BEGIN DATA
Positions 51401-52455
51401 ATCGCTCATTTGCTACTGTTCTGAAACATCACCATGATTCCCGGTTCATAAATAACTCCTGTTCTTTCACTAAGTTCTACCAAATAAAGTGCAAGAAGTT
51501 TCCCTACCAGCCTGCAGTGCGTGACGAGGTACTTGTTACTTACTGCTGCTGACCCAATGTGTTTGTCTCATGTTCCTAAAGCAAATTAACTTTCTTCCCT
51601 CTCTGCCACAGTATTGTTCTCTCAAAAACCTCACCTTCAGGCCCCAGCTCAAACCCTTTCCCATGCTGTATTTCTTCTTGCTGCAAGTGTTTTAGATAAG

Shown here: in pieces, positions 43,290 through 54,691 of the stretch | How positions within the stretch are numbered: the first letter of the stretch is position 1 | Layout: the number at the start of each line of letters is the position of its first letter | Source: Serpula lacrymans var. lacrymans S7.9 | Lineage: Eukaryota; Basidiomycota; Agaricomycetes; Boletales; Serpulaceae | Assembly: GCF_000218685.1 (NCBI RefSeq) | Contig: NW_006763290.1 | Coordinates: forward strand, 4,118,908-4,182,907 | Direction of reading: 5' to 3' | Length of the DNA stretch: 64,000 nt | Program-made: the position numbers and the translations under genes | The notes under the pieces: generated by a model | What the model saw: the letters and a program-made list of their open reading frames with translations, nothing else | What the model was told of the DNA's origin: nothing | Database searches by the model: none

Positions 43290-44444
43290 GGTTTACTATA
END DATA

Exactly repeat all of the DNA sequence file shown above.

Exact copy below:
Positions 51401-52455
51401 ATCGCTCATTTGCTACTGTTCTGAAACATCACCATGATTCCCGGTTCATAAATAACTCCTGTTCTTTCACTAAGTTCTACCAAATAAAGTGCAAGAAGTT
51501 TCCCTACCAGCCTGCAGTGCGTGACGAGGTACTTGTTACTTACTGCTGCTGACCCAATGTGTTTGTCTCATGTTCCTAAAGCAAATTAACTTTCTTCCCT
51601 CTCTGCCACAGTATTGTTCTCTCAAAAACCTCACCTTCAGGCCCCAGCTCAAACCCTTTCCCATGCTGTATTTCTTCTTGCTGCAAGTGTTTTAGATAAG

Shown here: in pieces, positions 43,290 through 54,691 of the stretch | How positions within the stretch are numbered: the first letter of the stretch is position 1 | Layout: the number at the start of each line of letters is the position of its first letter | Source: Serpula lacrymans var. lacrymans S7.9 | Lineage: Eukaryota; Basidiomycota; Agaricomycetes; Boletales; Serpulaceae | Assembly: GCF_000218685.1 (NCBI RefSeq) | Contig: NW_006763290.1 | Coordinates: forward strand, 4,118,908-4,182,907 | Direction of reading: 5' to 3' | Length of the DNA stretch: 64,000 nt | Program-made: the position numbers and the translations under genes | The notes under the pieces: generated by a model | What the model saw: the letters and a program-made list of their open reading frames with translations, nothing else | What the model was told of the DNA's origin: nothing | Database searches by the model: none

Positions 43290-44444
43290 GGTTTACTATA